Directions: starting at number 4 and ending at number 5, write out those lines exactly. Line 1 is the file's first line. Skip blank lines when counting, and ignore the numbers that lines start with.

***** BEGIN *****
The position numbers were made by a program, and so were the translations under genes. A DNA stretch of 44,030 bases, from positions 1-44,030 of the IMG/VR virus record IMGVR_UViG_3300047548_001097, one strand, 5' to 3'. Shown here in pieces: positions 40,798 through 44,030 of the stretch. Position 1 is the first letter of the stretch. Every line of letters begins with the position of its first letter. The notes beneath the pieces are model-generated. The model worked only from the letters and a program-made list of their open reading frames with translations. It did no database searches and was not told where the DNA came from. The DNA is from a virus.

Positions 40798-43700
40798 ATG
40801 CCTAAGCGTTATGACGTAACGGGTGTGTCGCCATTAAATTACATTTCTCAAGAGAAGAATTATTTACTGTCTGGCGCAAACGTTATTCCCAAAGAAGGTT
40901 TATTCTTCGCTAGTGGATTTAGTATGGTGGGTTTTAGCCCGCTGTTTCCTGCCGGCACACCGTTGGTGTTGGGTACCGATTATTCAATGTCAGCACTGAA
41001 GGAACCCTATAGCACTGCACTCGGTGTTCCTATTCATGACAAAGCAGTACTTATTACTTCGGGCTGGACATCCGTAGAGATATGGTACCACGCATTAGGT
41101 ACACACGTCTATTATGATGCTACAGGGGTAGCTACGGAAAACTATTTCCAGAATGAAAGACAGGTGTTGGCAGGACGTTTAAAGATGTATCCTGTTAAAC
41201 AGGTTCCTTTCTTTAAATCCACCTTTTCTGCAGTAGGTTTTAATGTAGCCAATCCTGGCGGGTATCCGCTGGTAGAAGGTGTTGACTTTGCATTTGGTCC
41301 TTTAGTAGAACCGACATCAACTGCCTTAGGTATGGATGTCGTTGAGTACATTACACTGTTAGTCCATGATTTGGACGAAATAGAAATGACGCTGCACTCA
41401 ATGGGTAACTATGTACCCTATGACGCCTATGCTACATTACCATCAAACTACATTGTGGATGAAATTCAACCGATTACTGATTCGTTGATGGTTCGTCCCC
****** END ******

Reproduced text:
40801 CCTAAGCGTTATGACGTAACGGGTGTGTCGCCATTAAATTACATTTCTCAAGAGAAGAATTATTTACTGTCTGGCGCAAACGTTATTCCCAAAGAAGGTT
40901 TATTCTTCGCTAGTGGATTTAGTATGGTGGGTTTTAGCCCGCTGTTTCCTGCCGGCACACCGTTGGTGTTGGGTACCGATTATTCAATGTCAGCACTGAA